Book Review: The Marriage Plot   5 comments

Next up? The Marriage Plot by Jeffrey Eugenides.  A Christmas present.  No promises made.  The giver had not read the book.  Just a review and hoped I’d like it.  And I did and I didn’t.  It reminded my of Franzen’s Freedom which I also liked and didn’t like.  But I can put my finger more easily on my pulse for Marriage Plot than I could for Freedom.  (Probably because I read it more quickly.  Not an indictment either way about either author.  I’m just unsure.  Alright?  Feel free to convince me.)

Marriage Plot is about Madeleine, an English major whose romantic heart and mind is captured by the Victorian era (mostly) of literature.  She’s taken by the idea that “real” novels revolve around and end in a woman being married.  The so-called marriage plot.  And Madeleine is not cynical about this plot.  That’s the kind of literature that she loves.  Not surprisingly, then, Madeleine’s life revolves around her love interests.  Two men court Madeleine.  There’s the guy manic depressive who she thinks she might save from himself and the moody religious one who’s mad about her.  Of course, she chooses the first and disdains the second.

Despite all her attempts at true love, and despite the presence of two men who seem both to be actually good guys who might both love her, The Marriage Plot does not end in a marriage.  It ends in the end of a marriage. And the end of an almost love affair.  No happy unions here.  Instead, the three characters go off alone.  And that ending makes this novel good.  Read it–you’ll see.

And, also in the good category, is the fact that these two guys both do the noble thing in the end.  The Manic Depressive, now depressed, realizes he is ruining our heroine’s life.  And so, he leaves her even though he clearly thinks he needs her for his health and happiness.  The Religious Brooder also lets her go.  Even though he’s loved her from the first time that he saw her and sees no end to his love.  At the end of the novel, Madeleine is free.  And we know that this is best.  She doesn’t need a man to be happy and she needs some time without one to figure out who the hell she is.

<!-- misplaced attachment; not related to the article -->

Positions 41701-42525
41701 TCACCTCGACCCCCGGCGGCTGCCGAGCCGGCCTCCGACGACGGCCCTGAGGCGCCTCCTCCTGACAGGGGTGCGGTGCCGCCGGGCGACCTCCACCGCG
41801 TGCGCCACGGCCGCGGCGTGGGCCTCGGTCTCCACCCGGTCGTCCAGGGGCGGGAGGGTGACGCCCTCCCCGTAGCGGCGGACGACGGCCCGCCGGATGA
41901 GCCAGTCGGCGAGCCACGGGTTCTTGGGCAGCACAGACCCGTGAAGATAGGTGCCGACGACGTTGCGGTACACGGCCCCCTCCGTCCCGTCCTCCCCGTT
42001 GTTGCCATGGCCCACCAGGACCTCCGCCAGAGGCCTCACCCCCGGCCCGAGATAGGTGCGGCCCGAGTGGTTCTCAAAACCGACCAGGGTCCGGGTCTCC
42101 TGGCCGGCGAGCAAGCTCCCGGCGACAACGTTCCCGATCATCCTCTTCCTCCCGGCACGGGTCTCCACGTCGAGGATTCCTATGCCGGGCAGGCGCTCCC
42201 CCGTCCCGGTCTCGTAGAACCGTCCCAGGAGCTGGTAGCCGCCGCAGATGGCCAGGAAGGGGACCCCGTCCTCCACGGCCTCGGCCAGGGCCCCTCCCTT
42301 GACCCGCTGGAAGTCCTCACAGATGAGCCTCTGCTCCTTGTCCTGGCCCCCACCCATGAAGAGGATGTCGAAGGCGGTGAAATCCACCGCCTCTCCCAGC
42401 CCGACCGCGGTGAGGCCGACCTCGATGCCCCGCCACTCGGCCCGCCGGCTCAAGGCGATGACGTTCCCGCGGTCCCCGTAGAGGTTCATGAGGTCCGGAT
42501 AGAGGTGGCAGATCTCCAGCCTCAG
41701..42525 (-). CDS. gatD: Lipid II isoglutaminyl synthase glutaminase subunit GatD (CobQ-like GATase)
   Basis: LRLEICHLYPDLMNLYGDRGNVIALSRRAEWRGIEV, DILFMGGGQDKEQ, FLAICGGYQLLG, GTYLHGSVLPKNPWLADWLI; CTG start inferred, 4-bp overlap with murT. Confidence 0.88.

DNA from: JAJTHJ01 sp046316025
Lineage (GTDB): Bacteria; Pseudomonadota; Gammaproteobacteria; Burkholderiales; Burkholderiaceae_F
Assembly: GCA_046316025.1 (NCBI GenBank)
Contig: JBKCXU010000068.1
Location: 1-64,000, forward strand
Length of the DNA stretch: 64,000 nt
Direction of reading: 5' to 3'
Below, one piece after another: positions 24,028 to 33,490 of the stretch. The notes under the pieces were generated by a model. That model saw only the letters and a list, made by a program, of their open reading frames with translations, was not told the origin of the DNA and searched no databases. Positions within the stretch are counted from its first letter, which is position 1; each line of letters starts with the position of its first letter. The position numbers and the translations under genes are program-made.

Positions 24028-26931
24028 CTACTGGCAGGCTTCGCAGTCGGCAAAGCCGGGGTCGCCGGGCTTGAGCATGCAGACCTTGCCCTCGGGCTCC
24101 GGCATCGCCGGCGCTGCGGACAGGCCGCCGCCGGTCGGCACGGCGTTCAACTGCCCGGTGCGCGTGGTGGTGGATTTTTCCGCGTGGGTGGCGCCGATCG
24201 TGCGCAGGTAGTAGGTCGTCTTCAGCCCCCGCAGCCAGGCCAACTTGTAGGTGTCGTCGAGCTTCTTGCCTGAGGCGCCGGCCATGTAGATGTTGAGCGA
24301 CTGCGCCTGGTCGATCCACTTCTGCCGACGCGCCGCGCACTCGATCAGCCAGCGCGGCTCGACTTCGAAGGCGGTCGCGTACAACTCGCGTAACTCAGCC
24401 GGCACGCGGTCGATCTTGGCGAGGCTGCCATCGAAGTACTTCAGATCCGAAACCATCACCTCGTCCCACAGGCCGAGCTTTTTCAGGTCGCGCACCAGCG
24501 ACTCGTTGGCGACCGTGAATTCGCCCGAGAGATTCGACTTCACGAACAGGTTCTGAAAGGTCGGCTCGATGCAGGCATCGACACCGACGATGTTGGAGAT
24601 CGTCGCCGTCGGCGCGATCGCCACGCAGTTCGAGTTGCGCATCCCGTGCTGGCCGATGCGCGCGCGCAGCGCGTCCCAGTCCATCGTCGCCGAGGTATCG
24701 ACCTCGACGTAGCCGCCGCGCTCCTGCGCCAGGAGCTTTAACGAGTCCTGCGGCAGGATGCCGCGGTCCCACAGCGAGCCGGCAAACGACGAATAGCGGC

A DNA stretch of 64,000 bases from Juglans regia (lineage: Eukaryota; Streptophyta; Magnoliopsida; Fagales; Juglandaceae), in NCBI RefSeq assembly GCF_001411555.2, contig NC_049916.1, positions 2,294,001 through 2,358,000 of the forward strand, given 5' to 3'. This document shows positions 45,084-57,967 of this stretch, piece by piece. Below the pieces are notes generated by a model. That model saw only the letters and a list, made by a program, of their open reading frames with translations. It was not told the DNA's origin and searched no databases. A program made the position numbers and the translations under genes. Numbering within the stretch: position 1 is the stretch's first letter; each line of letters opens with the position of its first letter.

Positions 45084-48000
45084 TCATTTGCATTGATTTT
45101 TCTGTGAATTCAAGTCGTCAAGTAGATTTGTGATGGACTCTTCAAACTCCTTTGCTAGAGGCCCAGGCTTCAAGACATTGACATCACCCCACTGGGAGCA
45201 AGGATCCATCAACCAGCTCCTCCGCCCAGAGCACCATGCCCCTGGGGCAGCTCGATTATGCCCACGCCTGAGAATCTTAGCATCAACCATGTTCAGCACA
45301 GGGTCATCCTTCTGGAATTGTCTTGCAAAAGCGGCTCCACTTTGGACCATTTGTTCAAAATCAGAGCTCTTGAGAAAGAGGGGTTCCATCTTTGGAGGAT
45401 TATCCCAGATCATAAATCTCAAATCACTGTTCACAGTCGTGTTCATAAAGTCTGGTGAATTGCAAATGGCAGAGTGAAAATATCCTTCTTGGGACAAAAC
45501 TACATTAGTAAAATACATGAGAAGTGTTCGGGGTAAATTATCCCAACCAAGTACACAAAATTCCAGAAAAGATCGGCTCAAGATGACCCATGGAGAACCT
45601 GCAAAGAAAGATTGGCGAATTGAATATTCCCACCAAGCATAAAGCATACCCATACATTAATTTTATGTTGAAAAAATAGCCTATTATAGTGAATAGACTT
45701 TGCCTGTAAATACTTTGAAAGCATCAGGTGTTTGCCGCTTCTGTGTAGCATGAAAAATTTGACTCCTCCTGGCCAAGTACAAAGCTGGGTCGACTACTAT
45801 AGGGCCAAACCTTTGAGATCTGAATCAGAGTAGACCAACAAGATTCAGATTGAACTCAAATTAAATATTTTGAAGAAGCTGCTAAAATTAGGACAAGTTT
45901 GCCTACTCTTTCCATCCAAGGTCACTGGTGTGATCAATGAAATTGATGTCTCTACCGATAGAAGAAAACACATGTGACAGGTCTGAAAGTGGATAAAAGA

But here’s the part I’m not sure about.  The end of the novel is told primarily from the two men’s perspectives.  They have done noble things and left.  Madeleine seems  utterly dependent on their good judgment.  And, to be honest, we never really get any sense that she’s in control of her life.  She depends on her wealthy family.  She depends on her roommates.  Then she depends on Manic Depressive.  And then it is the Religious Brooder.  So even though the ending of The Marriage Plot is about independence and freedom and so seems un-Victorian in nature, Madeleine is your typical weak female character.  She’s nowhere need Austen’s Elizabeth, for instance.    And so is this the point?  That even though women don’t have to be married to succeed in life, at the end of the day they still desire and need to depend on men, if only to give them the freedom that will ultimately be “good” for them?  Because if that’s the point, I disliked this novel.  Immensely.

But you should read it.  And let me know…

 

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5 responses to “Book Review: The Marriage Plot

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  1. I read his Middlesex novel, and have mixed feelings on that story. I give him credit for crossing into tricky terrain, but as with Middlesex, guess he struggles some. I wonder… did he leave it open, such that he meant to show here is someone dependent for most of her life, suddenly standing on the cusp of independence? Whatever will she do?

  2. I couldn’t get through Middlesex, and I usually have better persistence than that. Don’t know shy.

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